What does a notary do?

Most people who come to me for notarial services don’t know what a notary does, nor what notarisation means. Then if I mention words like ‘apostille’ or ‘legalisation’ it becomes even more confusing.

The situation is not helped by solicitors who tell clients that they can certify their documents for use abroad. In fact, most solicitors seem to have only a scant understanding of what a notary’s role involves, so it is hardly surprising that people outside the legal world often do not understand all this.

 
What does a notary do?

 

Notaries date back to Roman times

The notary branch of the legal profession is the oldest one, having evolved during Roman times. A significant proportion of a modern notary’s training relates to the basic principles of Roman law, which may seem archaic, but it all goes back to that.

Roman law was a codified system, and that has filtered down over the years to the civil law systems employed by many countries around the world, and particularly most European countries. The United Kingdom is different, in that it uses a common law system.

The best way to describe the difference between the two systems is to say that civil law is based upon a code of laws set out by the state and adhered to in every application of the law, whereas a common law system makes law by a combination of statutes created by Parliament and previous court decisions in many thousands of cases.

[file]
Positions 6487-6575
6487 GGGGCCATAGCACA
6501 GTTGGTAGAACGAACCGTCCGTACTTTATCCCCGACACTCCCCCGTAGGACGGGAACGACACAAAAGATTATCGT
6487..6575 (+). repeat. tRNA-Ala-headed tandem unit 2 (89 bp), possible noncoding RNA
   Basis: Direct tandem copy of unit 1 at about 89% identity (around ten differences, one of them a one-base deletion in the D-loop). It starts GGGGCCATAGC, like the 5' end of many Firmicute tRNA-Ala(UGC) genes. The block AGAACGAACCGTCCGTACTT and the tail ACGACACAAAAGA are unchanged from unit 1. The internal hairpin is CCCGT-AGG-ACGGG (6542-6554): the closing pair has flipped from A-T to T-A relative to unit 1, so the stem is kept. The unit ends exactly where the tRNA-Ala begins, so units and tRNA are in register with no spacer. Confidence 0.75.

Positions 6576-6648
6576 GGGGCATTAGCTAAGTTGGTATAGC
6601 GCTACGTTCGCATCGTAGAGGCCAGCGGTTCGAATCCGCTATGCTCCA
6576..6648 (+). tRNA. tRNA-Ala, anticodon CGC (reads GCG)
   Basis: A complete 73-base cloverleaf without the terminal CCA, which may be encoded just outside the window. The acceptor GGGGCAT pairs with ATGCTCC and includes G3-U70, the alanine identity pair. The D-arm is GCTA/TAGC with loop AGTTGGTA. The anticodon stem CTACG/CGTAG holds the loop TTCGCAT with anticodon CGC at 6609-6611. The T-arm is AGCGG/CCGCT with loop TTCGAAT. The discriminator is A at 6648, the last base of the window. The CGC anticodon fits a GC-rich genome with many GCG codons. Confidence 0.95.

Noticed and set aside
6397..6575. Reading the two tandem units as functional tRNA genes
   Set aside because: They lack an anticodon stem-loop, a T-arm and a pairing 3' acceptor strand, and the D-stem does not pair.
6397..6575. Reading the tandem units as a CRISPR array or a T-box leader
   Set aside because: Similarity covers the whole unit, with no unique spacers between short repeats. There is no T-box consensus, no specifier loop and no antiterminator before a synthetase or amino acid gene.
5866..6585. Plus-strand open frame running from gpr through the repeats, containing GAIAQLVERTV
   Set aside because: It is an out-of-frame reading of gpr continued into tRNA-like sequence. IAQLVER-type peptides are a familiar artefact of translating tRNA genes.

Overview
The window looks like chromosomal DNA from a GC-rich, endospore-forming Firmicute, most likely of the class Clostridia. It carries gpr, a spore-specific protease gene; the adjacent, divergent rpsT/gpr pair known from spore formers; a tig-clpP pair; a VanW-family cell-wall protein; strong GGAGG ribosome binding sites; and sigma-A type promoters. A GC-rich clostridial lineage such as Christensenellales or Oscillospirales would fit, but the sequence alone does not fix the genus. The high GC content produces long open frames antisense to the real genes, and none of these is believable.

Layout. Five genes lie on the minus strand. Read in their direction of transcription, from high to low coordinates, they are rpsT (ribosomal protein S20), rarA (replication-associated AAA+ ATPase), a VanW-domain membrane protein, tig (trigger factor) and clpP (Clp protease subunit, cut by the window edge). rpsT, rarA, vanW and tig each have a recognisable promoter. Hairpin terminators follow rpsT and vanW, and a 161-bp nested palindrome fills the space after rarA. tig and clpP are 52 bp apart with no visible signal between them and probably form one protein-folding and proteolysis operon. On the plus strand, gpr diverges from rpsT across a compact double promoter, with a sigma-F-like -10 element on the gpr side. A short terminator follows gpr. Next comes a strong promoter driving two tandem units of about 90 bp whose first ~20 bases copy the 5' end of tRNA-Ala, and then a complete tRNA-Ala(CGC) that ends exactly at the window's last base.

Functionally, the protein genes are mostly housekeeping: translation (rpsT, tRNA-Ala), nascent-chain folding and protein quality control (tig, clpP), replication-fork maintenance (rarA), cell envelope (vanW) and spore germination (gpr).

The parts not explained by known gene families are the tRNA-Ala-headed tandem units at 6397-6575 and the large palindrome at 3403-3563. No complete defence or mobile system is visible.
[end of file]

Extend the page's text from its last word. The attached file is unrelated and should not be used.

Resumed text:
That is known as precedent law, and it requires lawyers to understand the relevance of many earlier decisions in order to know how the court may respond in their own case.

This does not directly impact on how a notary does his or her work, but the ongoing existence of civil law systems means that the notary is still considered an important constituent of those legal systems. In particular, in countries such as France, Spain and Italy the notary has a central role in property transactions.

That is not the case in the UK, where notaries’ duties are restricted to validating or verifying acts, events, facts or documents for the benefit of an overseas person, company or government body.

 

Most notaries are experienced solicitors

Most notaries are also experienced solicitors, but quite a large proportion have given up their solicitor’s practice in order to concentrate on notary work. They will have considerable experience and expertise in English law, which is important because one of the tasks that a notary undertakes is to confirm that the execution of a document by a client in a particular way is in accordance with English law requirements.

For instance, in England and Wales in order for a power of attorney to be valid, it must be signed by the person giving the power in front of a witness, who must also sign his or her name on the document. Even though that document needs to buseable and enforceable in the country to which it is to be sent, the person receiving it needs to know that it would be enforceable in the country in which it was executed.

 

Common types of notary work

When someone comes to see a notary they usually require him to witness their signature to a document, and to certify that he has identified them as being the person named in the document, that they have legal capacity to sign it and that they have the will, or intention, to sign it and make it effective.

Other typical notary work includes verifying that educational or professional certificates are genuine, and so can be relied upon by an foreign employer, confirming the status of a UK company which wishes to undertake business abroad, verifying the correct execution by the correct people of property sale or purchase documents, and witnessing the signature of a parent on a form giving consent to a child to travel abroad without them.